Proof Points: Selling and Marketing “Blended Learning” to Educators and Parents

I have discovered the phrase “proof points” recently. I had known of “proof for existence” in arguments about God. I had known about the history of math proofs. But “proof points” in marketing digital technologies to schools, well, that was new to me.

So I looked up “proof points” and found that they are a favored marketing tool.

“Proof points are one of the four elements of a classic brand positioning, and are important for making points of difference believable. They provide credibility and support for the Key Points of Difference.”

Or this “monster list” infographic  that a blogger found citing  dozens of “proof points” for marketeers to use :


“Proof points” are common when the subject turns to technologies in schools. Here is one example of the extent that selling new technologies have seized the school market–$nearly 700 billion for K-12 schooling.  Proof points: Blended learning success in school districts, is a publication  that summarizes 12 case studies of schools and districts in the U.S. “Each short profile,” the article says,  “highlights key details in the district’s blended-learning strategy, the EdTech products used, and promising results in the form of test scores and graduation rates.”

Here are a few of the case studies the Clayton Christensen Institute for Disruptive Innovations, an organization devoted to spreading “blended learning,”  published last year.

Spokane, Washington, has developed and implemented blended learning in numerous programs across the district with a goal of increasing graduation rates and college and career readiness. Since implementing blended learning, the district’s graduation rate has increased from 60% in 2007 to 83% in 2014.
Hamilton County Community Unit School District 10, McLeansboro, Illinois, began offering blended learning during the 2012–13 school year as a way to shift its instructional model from whole-group instruction to personalized learning. An evaluation based on NWEA MAP scores shows students in grades using blended learning outperforming students in grades not using blended learning.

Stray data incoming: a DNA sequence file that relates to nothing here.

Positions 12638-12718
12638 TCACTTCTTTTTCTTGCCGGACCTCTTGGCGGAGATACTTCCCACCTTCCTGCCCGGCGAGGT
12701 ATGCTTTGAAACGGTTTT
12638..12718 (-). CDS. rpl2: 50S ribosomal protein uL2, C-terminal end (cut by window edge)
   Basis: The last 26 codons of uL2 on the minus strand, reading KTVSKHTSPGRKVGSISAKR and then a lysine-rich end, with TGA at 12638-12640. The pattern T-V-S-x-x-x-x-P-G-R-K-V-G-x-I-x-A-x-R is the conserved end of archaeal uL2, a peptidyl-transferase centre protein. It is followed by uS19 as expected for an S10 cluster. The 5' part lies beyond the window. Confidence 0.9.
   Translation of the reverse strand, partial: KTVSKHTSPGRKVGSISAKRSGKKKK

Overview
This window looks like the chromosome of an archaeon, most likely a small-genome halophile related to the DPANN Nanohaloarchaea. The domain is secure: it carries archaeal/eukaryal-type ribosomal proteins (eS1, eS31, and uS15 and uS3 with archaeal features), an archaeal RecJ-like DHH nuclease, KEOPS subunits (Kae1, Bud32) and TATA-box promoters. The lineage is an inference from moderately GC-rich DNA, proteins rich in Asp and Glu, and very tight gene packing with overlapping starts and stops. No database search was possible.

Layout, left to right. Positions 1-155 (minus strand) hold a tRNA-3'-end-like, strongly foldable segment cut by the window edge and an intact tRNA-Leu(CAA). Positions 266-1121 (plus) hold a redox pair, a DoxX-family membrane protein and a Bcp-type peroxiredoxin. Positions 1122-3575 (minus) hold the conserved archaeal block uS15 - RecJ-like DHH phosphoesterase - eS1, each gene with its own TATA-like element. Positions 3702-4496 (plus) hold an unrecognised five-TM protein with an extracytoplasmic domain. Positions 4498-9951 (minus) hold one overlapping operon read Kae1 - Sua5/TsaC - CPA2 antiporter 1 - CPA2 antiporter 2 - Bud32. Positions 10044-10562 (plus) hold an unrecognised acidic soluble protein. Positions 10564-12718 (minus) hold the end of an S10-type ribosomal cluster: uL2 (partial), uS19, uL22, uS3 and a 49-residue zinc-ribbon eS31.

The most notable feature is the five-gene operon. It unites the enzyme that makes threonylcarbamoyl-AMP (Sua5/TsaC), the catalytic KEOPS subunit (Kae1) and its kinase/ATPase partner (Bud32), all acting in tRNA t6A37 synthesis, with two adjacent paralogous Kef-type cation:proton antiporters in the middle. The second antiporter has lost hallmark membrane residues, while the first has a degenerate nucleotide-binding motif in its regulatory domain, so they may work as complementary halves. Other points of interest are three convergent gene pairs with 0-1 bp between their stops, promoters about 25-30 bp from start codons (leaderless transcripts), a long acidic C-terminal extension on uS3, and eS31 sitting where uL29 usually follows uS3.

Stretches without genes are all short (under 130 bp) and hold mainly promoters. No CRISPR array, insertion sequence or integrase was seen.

Spring City Elementary Hybrid Learning School, Spring City, Pennsylvania, uses a three-station Station Rotation model of blended learning. It has seen improved test scores in math, reading, and science since implementing its blended-learning program.
A casual reading of these three (see the other nine to determine how typical these are) make clear that the introduction of some form of “blended learning” caused scores and high school graduation rates to improve. By combining them in the same sentence–“blended learning” and improved metrics–the clear intent is not merely suggestive but forcefully states that one led to the other. That kind of sliding from description to “proven” solution is common in the ads we see when Googling as ads appear in our peripheral vision. Or watch TV ads for miracle drugs.  I assume that the metrics on improved test scores and graduation rates are accurate but, (and here is a huge “but” that should be capitalized) other factors can explain such improved outcomes than the onset of “blended learning.”
Not coming into play are key factors that have long influenced teacher and student outcomes. Consider the demography of students in families in the school and district. Or previous non-technological reforms of a decade or longer that altered existing curriculum, provided community services, and focused on building teacher expertise and skills. Or sustained leadership over a decade. Or altered pedagogies. And there are others yet all go unmentioned in the reductionist “proof points.”
What these “proof points” do, then, is reduce the complexity of schools as organizations where power, influence, relationships, and demography interact daily while avoiding the obvious point that tax-supported public schools are dissimilar to command-and-control operations in business.
From time to time, within the sales and marketing communities, warnings appear about such over-stated claims and shortcomings of “proof points.”  From a “Marketing Boot Camp” blog:
“It’s not enough to say you have studies to prove your claims. Elaborate on how the studies were uniquely conducted to shed light on the product’s proprietary formula so that it works more effectively. “
Or from a blogger on marketing for the well-known Gartner group: